The next level of fake places

The three-dimensional evocation of stylish urban places on behalf of crass commercialism that began with lifestyle centers is now migrating beyond the private streets with fake parking meters; it’s now seeped into the stores themselves. Witness the names of the two latest, “more sophisticated” concepts from Gap and Abercrombie & Fitch:

�We created an address with the name �Forth & Towne�, because we wanted it to evoke a sense of place — to signify a special and unique shopping destination. �Forth� references our fourth brand, and �Towne� conveys a sense of community that we want to create for our customers when they shop with us.� –Gary Muto President, Forth & Towne, the new division of Gap aimed at boomer women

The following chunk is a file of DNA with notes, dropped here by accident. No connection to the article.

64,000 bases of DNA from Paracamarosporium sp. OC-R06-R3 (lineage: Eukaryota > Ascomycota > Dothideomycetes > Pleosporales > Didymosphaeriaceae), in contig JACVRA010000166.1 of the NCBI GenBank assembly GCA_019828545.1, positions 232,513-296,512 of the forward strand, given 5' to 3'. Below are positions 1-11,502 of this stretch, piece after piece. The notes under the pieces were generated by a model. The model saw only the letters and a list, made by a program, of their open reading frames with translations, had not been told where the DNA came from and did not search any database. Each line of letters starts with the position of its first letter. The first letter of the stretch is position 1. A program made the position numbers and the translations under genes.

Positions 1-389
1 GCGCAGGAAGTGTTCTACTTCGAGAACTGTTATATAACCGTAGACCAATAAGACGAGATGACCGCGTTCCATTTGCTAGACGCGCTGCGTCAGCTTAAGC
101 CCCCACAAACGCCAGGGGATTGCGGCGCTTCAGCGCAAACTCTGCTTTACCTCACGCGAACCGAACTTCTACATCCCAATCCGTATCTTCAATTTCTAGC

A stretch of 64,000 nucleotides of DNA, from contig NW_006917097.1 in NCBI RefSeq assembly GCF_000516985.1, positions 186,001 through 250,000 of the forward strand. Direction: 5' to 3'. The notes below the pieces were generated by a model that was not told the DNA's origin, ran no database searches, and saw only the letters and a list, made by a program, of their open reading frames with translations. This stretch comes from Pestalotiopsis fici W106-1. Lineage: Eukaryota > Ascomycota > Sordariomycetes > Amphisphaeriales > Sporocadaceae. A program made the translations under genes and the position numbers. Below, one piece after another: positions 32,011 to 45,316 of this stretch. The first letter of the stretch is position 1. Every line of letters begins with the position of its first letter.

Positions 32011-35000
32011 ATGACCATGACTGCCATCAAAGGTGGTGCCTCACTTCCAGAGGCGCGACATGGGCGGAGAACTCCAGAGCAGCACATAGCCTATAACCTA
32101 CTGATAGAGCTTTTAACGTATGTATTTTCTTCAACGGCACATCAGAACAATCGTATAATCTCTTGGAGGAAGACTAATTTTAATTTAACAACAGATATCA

“The [Ruehl No. 925] exterior resembles a Greenwich Village town house. Why? Well, Abercrombie & Fitch Chairman and CEO Michael S. Jeffries created a background story for the new concept worthy of a Victorian novel. In fact, it is the embellished tale of a real immigrant German family, the Ruehls, who settled in New York City in the late 19th century and founded a leather goods business at their No. 925 Greenwich Street town house in Manhattan.”